Is Working Within Comfort Zone as a White Manager Inherently Racist?
This blog post is written by Colleen Laing, United Way of King County director, systems change & public policy.
United Way of King County is undergoing transformation to become an anti-racist organization engaged in racial justice work. This has significant implications for how staff and managers work and engage with each other and the community—particularly how our white managers and staff engage BIPOC staff and communities.
Historically, many, if not most, workplace culture, norms and practices–including the ways people communicate, treat meeting times, set deadlines, make decisions and even dress–have been centered around white culture. Employee performance and project success are evaluated against conformity with white dominant cultural norms, e.g., the mantra of better, faster, cheaper.
When employees or community members show up with a different way of communicating, such as a priority of building trusting relationships, adhering to alternate perceptions about timeliness and deadlines, or decision-making practices, they are often viewed not as bringing in fresh perspectives, but rather as failing when measured against how things “should” be done.
Historically, when traditional nonprofits such as United Way seek to cultivate relationships with BIPOC communities, culture clashes ensue. I experienced this last summer when tasked with launching our BIPOC-centered systems change work. Part of that work was BIPOC community engagement. I planned to hire a replacement to take on the public policy work I had been doing so I could engage BIPOC community leaders in planning a community engagement process. It was all going to be very linear and my timeline for both the engagement and the planning was six weeks.
Then, the best thing that could have happened did happen: one of my then BIPOC colleagues, Ruel Olanday Jr., told me, “Colleen, you are not the right person to do that work.”
D’oh! I’d like to express my gratitude for his courage in telling me this truth. I may be philosophically on board with our new approach and energized about moving it forward, but what I don’t know about building trusting relationships with BIPOC communities could fill volumes.
I was fortunate in that rather than replacing myself with another MPA policy analyst with lobbying and elected office experience (all opportunities that skew strongly toward middle class, white candidates), our top candidate was Dawa’ Goes Behind, an African American and Indigenous community organizer who was ideally suited to take on our community engagement work.
Now my colleague, Dawa’ has spent nearly a year building trust internally with a cross-team group of BIPOC staff and externally with key BIPOC-led, advocacy-focused community organizations.
Later, we at United Way launched an internal team: BIPOC Think Tank. We spent two, 90-minute meetings getting to know each other. My head did not explode, but I will tell you that there were times I thought it might. My level of anxiety was off the charts at needing to hold a space for this group to work at “the speed of trust” rather than to my timeline.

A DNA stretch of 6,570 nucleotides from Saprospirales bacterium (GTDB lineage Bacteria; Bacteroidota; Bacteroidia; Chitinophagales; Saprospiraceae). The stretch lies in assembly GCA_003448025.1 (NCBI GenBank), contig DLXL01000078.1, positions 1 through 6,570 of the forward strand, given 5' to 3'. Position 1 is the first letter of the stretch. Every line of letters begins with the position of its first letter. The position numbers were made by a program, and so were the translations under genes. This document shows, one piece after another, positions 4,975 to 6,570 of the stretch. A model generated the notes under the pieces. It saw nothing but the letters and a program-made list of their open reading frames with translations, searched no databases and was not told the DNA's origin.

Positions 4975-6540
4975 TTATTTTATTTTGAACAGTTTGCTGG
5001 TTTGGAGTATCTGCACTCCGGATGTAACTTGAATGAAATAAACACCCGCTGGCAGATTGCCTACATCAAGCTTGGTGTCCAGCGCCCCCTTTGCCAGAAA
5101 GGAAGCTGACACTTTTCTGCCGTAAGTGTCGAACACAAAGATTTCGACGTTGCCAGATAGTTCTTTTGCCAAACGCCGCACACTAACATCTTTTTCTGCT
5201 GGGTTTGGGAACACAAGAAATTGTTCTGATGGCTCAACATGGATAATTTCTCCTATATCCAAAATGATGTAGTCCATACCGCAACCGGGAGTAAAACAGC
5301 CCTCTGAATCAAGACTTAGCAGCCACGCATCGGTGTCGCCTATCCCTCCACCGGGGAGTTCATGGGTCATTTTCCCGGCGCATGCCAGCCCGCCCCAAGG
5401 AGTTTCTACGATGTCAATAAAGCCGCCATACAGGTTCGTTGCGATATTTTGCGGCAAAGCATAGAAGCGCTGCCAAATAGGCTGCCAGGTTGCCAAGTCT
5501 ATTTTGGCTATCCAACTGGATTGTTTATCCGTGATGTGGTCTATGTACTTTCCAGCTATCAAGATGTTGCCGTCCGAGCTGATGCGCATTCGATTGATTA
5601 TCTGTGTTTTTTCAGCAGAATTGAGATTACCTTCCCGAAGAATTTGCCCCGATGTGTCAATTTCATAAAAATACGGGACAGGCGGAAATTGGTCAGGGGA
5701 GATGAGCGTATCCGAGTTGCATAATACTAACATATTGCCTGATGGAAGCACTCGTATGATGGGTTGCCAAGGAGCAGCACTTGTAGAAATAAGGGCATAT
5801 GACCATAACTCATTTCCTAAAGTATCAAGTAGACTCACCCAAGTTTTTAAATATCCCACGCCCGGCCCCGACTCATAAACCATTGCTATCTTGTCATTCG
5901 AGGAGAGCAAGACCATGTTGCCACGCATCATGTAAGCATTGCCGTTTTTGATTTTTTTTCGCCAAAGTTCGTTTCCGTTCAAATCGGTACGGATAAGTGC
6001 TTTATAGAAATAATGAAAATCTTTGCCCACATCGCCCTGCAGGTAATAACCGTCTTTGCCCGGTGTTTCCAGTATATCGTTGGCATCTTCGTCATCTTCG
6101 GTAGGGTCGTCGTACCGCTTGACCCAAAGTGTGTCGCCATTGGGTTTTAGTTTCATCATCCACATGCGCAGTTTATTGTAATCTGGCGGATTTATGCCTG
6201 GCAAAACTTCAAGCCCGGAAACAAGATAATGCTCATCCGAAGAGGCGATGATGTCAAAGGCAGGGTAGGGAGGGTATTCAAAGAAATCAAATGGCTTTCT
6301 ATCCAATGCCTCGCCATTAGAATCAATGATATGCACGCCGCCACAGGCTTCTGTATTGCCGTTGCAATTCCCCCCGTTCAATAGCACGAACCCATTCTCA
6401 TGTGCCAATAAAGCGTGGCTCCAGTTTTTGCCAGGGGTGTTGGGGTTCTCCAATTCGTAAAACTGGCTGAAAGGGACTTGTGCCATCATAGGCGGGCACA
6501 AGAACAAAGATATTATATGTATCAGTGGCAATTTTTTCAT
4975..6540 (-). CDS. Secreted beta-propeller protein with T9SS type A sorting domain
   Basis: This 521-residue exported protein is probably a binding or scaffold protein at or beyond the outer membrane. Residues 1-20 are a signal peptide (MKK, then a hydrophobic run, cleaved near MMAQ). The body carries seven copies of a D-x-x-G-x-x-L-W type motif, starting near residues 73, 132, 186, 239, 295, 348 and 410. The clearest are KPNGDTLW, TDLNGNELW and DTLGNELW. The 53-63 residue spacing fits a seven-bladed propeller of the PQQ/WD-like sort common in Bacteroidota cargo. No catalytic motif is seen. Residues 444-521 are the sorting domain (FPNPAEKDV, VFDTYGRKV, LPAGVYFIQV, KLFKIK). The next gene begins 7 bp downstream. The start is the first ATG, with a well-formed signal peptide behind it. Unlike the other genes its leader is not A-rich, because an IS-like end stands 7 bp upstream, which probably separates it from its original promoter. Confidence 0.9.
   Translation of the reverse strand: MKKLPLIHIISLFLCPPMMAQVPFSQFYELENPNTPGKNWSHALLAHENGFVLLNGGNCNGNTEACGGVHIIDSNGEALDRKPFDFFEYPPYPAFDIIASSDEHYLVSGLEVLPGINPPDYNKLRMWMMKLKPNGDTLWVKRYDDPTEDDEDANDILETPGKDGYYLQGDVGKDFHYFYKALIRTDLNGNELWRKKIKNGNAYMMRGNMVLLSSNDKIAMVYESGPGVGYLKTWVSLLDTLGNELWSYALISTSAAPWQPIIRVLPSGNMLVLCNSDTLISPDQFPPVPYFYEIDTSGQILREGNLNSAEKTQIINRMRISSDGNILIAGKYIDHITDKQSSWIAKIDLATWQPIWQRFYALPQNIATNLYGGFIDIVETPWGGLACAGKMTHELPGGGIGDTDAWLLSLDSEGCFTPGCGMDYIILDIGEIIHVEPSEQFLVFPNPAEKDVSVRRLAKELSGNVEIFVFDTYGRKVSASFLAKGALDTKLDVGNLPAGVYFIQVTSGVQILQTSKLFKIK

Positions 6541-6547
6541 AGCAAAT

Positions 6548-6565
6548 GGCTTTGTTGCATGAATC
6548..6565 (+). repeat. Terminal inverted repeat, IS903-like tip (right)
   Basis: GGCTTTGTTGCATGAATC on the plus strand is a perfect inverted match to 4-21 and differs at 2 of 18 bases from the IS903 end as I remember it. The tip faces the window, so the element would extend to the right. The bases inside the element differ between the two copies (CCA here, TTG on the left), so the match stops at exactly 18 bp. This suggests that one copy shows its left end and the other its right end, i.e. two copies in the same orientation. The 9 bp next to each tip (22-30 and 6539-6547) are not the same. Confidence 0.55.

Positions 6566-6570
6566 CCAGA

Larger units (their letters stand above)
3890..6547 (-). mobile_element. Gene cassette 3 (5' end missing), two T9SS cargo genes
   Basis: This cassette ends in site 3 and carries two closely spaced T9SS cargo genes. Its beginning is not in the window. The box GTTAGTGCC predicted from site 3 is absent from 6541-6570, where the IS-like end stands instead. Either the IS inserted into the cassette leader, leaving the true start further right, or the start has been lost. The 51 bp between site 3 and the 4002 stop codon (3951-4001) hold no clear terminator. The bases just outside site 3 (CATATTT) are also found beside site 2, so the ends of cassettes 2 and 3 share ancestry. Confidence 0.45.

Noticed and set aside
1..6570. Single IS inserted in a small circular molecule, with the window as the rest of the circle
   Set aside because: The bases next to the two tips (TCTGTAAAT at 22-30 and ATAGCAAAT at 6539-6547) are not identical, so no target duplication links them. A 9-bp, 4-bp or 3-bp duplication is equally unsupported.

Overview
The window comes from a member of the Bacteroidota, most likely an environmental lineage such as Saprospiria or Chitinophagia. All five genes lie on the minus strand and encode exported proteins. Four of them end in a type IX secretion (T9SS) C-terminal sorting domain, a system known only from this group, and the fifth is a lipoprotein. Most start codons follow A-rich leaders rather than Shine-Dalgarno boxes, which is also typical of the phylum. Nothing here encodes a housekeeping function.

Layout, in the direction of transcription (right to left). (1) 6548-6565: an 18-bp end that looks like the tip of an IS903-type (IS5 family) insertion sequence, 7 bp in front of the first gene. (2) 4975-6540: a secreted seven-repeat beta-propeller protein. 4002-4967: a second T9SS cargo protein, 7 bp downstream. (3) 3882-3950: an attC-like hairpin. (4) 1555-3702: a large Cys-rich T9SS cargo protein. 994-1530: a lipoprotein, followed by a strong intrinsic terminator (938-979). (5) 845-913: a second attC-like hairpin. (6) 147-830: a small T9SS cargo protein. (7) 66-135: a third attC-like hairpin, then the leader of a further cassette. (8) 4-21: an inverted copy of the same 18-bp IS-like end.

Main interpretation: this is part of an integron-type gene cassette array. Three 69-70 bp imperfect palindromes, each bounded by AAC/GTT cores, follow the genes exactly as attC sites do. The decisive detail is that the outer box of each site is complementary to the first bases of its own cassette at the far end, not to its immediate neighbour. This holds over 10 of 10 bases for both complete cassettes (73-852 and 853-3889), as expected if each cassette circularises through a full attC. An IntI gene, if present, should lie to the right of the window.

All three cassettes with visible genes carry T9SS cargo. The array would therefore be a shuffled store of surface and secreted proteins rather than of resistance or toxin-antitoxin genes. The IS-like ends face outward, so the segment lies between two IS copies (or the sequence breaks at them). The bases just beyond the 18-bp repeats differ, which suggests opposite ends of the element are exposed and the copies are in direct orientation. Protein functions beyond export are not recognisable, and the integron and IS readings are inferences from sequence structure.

Usually, when I feel anxious about work that needs to get done for a tight deadline I just work more, try harder, go faster and get things done myself. This exemplifies the saying, “if you want to go fast, go alone, if you want to go far, go together.”
The second thing that happened is the group asked me to step out of the room and provide a BIPOC-only safe space, allowing Dawa’ to lead.
I am finding there’s an inherent and fundamental clash of worldviews and it is not possible to be antiracist while employing hierarchical decision-making, clinging to conventional leadership roles, or privileging efficiency and timeliness over relationship building and trust.Colleen Laing, United Way of King County director, systems change & public policy
My natural mode of work is very individualistic. It doesn’t result in deeply connected relationships. The work Dawa’ has done with the BIPOC Think Tank has been amazing. Once trust was established, the group has served as a review and accountability stage for many of our team’s internal processes to shift our work toward racial justice. They are highly productive and successful because they took the time up front to build trust. They went slow in order to go far.
The BIPOC-centered approach is focused on community-level success where everyone is thriving. That’s expressed by being in relationship with each other and taking time to check in and see how each other are doing. This collective-focused, cooperative approach feels supportive and elevates social care and well-being. It takes a long time to create trust, then work moves fast once everyone knows that their partners are there for the collective good.
When I was in grad school, we played a game in one class called “win as much as you can.” We worked in pairs for the competition, and soon it became apparent that the best way to win was through cooperation. However, there were still sets of players who wanted to compete and would not get on board with cooperation. They wanted to tank everyone else’s outcomes in favor of getting ahead—even if it meant receiving less than they would have received through cooperation.
I am finding there’s an inherent and fundamental clash of worldviews and it is not possible to be antiracist while employing hierarchical decision-making, clinging to conventional leadership roles, or privileging efficiency and timeliness over relationship building and trust.
How do we navigate this clash of cultures and world views? Dive on in, the water is fine–get comfortable with being unsettled, because I’m finding I enjoy the enlivening feeling of being in trusting relationship with my colleagues and community partners and focused on collective well-being a lot more than I enjoy the competitive one-upmanship of “normal” white dominant work culture.